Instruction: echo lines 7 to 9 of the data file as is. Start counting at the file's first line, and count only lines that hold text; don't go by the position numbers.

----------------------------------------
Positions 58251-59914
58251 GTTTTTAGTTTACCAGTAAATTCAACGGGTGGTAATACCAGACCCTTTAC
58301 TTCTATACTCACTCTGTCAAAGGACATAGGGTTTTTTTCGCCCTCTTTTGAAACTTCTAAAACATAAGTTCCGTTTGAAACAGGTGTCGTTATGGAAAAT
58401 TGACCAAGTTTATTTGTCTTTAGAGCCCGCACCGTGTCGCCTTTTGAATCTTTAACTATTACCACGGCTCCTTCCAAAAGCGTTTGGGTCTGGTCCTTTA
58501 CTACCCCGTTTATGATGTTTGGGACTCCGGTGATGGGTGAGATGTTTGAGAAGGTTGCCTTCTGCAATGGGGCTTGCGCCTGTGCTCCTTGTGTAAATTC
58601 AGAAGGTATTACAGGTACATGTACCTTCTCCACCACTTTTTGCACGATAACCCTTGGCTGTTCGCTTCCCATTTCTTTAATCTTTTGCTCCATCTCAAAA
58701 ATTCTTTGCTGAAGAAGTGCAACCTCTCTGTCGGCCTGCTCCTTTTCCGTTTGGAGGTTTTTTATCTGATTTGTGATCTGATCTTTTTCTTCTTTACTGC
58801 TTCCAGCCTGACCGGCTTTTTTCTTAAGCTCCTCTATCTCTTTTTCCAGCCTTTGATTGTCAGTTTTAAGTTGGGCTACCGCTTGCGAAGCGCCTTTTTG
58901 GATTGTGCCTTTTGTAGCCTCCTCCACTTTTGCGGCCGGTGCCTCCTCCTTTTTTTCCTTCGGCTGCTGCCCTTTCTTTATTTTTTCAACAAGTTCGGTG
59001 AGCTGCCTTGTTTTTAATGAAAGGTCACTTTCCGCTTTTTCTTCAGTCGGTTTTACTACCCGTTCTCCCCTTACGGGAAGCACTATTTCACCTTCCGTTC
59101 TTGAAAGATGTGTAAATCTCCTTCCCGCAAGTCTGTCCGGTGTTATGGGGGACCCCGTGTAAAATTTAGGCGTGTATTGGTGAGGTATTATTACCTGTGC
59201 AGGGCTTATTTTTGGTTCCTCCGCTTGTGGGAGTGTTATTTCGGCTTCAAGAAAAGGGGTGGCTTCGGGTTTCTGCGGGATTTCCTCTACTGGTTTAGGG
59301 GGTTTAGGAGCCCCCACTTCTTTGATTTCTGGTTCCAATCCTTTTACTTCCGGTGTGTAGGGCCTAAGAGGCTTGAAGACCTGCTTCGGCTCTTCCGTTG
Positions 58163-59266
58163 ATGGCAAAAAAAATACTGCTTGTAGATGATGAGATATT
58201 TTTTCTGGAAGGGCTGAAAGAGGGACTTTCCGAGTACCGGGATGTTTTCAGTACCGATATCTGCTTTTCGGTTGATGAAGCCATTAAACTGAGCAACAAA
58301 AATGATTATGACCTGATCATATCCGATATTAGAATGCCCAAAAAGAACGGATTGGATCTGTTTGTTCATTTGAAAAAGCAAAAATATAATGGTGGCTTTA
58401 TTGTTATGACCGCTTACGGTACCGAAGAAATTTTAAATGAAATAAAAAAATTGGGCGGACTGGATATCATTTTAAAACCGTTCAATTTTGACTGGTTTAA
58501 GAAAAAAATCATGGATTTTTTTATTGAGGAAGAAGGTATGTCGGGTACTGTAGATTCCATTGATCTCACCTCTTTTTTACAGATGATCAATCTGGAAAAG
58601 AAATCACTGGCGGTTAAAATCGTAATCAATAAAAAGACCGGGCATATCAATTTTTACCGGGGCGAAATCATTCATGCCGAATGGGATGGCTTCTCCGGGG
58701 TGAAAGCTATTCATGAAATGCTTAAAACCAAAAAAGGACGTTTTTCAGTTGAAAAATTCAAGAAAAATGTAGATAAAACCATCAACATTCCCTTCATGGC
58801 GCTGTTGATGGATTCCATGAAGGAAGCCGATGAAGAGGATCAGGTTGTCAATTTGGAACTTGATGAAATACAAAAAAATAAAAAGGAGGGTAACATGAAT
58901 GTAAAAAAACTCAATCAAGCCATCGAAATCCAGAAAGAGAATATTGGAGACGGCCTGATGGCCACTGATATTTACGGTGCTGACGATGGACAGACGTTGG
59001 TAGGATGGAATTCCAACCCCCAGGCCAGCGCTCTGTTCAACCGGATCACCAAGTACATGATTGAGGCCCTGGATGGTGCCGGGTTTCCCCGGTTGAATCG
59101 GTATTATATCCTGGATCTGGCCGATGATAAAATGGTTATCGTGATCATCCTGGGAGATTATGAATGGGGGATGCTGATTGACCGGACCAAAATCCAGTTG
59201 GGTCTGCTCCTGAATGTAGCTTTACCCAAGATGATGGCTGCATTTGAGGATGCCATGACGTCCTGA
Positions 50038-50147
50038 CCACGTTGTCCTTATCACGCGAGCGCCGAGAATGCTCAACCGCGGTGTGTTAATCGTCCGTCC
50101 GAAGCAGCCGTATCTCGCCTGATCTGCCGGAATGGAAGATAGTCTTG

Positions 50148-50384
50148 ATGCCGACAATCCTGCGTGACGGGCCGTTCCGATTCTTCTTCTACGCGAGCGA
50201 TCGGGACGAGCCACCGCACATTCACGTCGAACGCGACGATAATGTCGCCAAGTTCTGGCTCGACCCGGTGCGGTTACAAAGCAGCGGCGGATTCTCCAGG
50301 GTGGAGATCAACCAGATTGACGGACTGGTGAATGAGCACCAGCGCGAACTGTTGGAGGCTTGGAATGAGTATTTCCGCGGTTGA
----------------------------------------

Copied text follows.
58701 ATTCTTTGCTGAAGAAGTGCAACCTCTCTGTCGGCCTGCTCCTTTTCCGTTTGGAGGTTTTTTATCTGATTTGTGATCTGATCTTTTTCTTCTTTACTGC
58801 TTCCAGCCTGACCGGCTTTTTTCTTAAGCTCCTCTATCTCTTTTTCCAGCCTTTGATTGTCAGTTTTAAGTTGGGCTACCGCTTGCGAAGCGCCTTTTTG
58901 GATTGTGCCTTTTGTAGCCTCCTCCACTTTTGCGGCCGGTGCCTCCTCCTTTTTTTCCTTCGGCTGCTGCCCTTTCTTTATTTTTTCAACAAGTTCGGTG